Leave Alone Slap

This is the first of the people management posts I promised in the blog's Purpose Statement. When I was in banking in the 80's all of us in the management team were required to go through Ken Blanchard's One Minute Manager training. I've long forgotten most of what we spent days learning (the training course is not one minute long), but I do remember Blanchard's description of certain nightmare managers. The one that has stuck with me the longest was called "Leave Alone Slap" (LAS).

LAS managers are the guys who, when things are going well, say nothing. No congratulations, no encouragement, no "attaboys", nothing. You have no idea whether the boss is happy, sad, or insane...until something goes wrong or the boss feels it's time for some new "motivation", and then the boss jumps on you with both feet. Suddenly you're the worst salesman in history, and not only a bad insurance agent but a bad person as well. That's the kind of boss I had in the church insurance agency I worked for. A classic LAS.

I can remember landing a big deal and upon returning to the office with the checks in hand, told the boss about the deal. His response: "That's what you're supposed to do" and he walked off. Real motivating. He doesn't know how close he came to having those checks surgically removed.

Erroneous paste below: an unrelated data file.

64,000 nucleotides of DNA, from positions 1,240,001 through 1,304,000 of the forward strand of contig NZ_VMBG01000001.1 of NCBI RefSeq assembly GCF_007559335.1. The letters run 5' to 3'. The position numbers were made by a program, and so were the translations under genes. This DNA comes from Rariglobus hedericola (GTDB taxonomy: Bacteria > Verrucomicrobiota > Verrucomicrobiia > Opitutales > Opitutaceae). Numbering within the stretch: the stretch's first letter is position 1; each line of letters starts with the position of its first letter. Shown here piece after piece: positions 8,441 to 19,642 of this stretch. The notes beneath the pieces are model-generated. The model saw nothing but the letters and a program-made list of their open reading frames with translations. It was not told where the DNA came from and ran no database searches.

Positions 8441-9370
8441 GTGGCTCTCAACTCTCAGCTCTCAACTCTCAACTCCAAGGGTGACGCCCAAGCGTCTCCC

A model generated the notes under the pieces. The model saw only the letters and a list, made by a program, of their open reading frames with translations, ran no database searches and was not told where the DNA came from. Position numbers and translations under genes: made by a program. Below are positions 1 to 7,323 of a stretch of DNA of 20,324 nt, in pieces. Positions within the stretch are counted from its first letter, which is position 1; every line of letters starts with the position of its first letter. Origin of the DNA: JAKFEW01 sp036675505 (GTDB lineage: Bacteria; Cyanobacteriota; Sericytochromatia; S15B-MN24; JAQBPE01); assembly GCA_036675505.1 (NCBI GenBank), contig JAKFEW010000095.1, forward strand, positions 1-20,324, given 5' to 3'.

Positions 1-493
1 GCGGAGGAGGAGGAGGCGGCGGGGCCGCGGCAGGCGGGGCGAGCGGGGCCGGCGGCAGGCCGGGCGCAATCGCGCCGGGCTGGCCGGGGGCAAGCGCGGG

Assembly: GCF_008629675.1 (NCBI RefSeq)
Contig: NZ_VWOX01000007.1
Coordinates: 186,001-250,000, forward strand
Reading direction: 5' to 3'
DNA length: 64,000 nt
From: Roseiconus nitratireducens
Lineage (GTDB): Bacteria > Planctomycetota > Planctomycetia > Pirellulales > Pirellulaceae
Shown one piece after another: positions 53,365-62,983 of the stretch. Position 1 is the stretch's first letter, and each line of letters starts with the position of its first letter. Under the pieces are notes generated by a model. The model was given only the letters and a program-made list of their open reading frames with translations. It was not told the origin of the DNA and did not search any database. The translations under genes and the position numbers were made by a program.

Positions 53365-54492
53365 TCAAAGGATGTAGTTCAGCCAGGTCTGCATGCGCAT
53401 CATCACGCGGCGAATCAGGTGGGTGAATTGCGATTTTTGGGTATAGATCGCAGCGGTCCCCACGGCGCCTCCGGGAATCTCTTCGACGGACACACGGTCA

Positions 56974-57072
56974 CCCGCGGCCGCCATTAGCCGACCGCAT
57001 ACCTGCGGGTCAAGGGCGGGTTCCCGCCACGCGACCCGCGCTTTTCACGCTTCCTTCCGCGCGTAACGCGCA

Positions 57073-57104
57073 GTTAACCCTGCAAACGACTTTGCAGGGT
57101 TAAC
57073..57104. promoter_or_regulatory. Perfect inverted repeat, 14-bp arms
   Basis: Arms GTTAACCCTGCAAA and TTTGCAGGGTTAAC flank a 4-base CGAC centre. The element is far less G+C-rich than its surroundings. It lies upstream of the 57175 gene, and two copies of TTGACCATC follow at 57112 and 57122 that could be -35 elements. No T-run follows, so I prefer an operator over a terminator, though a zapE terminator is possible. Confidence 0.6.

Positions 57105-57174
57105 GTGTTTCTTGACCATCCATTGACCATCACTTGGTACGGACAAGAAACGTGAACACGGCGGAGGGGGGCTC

I can remember more than once finishing up the year with goals made, trips won, etc., and being called into his office on the first business day of the new year and blasted for some perceived slight. He thought that's how you motivated employees to perform - terror and bullying. In fact, all he did was engender eternal hatred from me and from others treated the same way. Almost to a person his employees hated him, and if he knew it, he didn't care. He was Mr. Christian away from the office and the boss from hell when there.

When friends who had previously worked for him heard I was accepting the job there they warned me not to take the position, and that the boss wasn't what he appeared to be outside of the office. They were more correct than I could have imagined. Surely nobody could be that different in his personal and business life. To paraphrase Barack Obama, yes they can.

Advice to those of you who manage people, whether in business, a church, or anywhere else. Let them know how they're doing. Be encouraging every chance you get. As Blanchard put it, try to catch them doing something right. Sitting in the weeds during the good times and leaping out to terrorize and bully them when things get rough (or just for the fun of it as I suspect my boss did) is not the way people are to be treated if you really want them to perform for you.

And please, if you choose to continue as a Leave Alone Slap, don't call yourself a Christian while you do it.

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